" Saigon "

Discussion in 'Postwar' started by Steve G, Dec 31, 2008.

  1. Steve G

    Steve G Senior Member

    (Moddies? If this'd fit better under Post WW2? Do it! ;))


    'Graham Green', or some other spelling that sounds the same. Who cares? It was definitely one of the most awesome books I've ever read.

    My brother slung me this title, along with a bunch of books he'd picked out at a 'car boot sale' sort of affair. Maybe I was laid up or something? He just figured I could use some reading material and picked me up a little stack of paper backs.

    'Saigon'. I barely knew what it 'meant'. It rang some distant bell about 'Viet Nam'. Ok. I had nothing else to do. I'd read about " Viet Nam " ..... I'd just finished two other books. This one was simply next in a random pile.

    And what do I find myself reading about? Some 'Deep South Gentleman' type, on board a bloody " Mississippi Queen " type paddle steamer?! WTF? And, sticking with it, they're talking of " French Indo China " ?! Royal Crown Derby China was more up my street!

    Blah, blah, blah ..... And there's some French officer chappie, proudly explaining how 'This place is unassailable! Christ; Unless they could physically drag artillary up those damn mountains? No Way can they get at us up ..... " (Wheeeeeeeeeeeeeeeeee!!!! BOOM!!!) And it's goodnight from him. All hell lets loose. And I'm completely hooked! :huh:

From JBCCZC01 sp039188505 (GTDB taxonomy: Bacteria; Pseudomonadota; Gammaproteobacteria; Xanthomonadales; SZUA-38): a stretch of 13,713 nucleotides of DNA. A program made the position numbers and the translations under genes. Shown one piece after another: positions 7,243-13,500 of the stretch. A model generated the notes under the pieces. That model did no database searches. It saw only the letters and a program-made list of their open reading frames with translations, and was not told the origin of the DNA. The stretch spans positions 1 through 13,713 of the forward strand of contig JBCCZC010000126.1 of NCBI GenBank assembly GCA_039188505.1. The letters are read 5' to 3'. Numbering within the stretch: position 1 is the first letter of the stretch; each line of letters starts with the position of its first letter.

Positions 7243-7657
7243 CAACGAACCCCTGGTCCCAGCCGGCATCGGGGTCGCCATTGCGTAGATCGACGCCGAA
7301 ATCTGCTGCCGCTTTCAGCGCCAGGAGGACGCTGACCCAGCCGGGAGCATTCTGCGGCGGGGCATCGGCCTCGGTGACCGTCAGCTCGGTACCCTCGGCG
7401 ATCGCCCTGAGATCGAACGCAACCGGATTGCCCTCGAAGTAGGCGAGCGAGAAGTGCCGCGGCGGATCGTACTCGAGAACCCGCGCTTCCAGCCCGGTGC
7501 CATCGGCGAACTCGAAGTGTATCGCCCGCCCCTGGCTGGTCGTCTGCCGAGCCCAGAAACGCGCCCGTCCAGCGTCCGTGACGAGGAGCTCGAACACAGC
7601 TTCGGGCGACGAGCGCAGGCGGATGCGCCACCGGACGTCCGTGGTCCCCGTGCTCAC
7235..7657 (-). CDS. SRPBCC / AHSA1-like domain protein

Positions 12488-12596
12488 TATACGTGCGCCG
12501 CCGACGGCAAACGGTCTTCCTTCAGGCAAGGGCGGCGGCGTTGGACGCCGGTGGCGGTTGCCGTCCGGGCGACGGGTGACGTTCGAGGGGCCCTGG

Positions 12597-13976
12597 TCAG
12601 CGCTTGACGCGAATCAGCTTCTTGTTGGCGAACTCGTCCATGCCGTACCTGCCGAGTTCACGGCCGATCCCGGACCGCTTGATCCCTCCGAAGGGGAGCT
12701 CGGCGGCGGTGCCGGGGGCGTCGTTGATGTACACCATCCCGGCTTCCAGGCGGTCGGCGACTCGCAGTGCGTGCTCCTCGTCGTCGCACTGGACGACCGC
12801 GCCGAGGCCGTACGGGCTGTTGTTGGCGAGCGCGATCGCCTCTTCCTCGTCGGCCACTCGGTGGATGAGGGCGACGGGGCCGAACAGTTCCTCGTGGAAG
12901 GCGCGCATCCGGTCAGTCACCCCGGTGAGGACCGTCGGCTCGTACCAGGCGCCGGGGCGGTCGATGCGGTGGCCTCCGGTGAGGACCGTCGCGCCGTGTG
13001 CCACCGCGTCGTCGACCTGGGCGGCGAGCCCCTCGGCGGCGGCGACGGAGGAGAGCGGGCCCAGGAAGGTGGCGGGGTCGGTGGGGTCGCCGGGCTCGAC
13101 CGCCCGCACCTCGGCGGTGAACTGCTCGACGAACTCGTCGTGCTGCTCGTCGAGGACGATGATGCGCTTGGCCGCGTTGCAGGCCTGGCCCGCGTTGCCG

Down the years, of course, I've forgotten the place names and dates. But that book taught me more about " 'Nam ", start to finish, than Anything else in my entire lifes experience. The Tet Offensive? Read about it. Pinkville Massacre? I saw the original photo's. Here was some subtext. That famous chopper, on top of the building? Understood!

    In fact, just about the vast majority of what I feel I have a handle on, about the Viet Nam conflict, I gained from reading " Saigon ". It's always given me a handle on so much else I've since been able to garner from parousing the net. (I read the book before I knew what a " Computer " was).

    There. Just wanted to get that one off my chest. It's Drews fault. He set me off with his own post: http://www.ww2talk.com/forum/postwar/16881-vietnam-videos.html ;)

    Discuss?
     
  2. Drew5233

    Drew5233 #FuturePilot Patron 1940 Obsessive

    I think every now and then you come across a book that has a profound effect on you. I'm not a bigger reader (I have to force myself to start a new book) but one that springs in my mind is 'No Drums, No Trumpets'.

    I can't say I've read any books on Vietnam although I have two staring at me from my book shelf called 'Snake Pilot' and 'The Cage'. I will one day get around to reading them.

    I recall several people telling me to read a book called 'Chickenhawk' from Vietnam. I assume this must be a good read because so rarely do I get recomendations for the same book from different people.

    Cheers
     
  3. Paul Reed

    Paul Reed Ubique

    Moved to post-war.
     
  4. Owen

    Owen -- --- -.. MOD

    I recall several people telling me to read a book called 'Chickenhawk' from Vietnam.

    READ IT!
    Read it in late 1980s, superb book.
    Also liked The 13th Valley by John M. Del Vecchio

    Steve is this the book you mean?
    Saigon: Anthony Grey: Amazon.co.uk: Books

    Grey's 800-page chronicle of Vietnam, 1925-1975, turns rich, complex history into a contrived, soap-operatic family saga -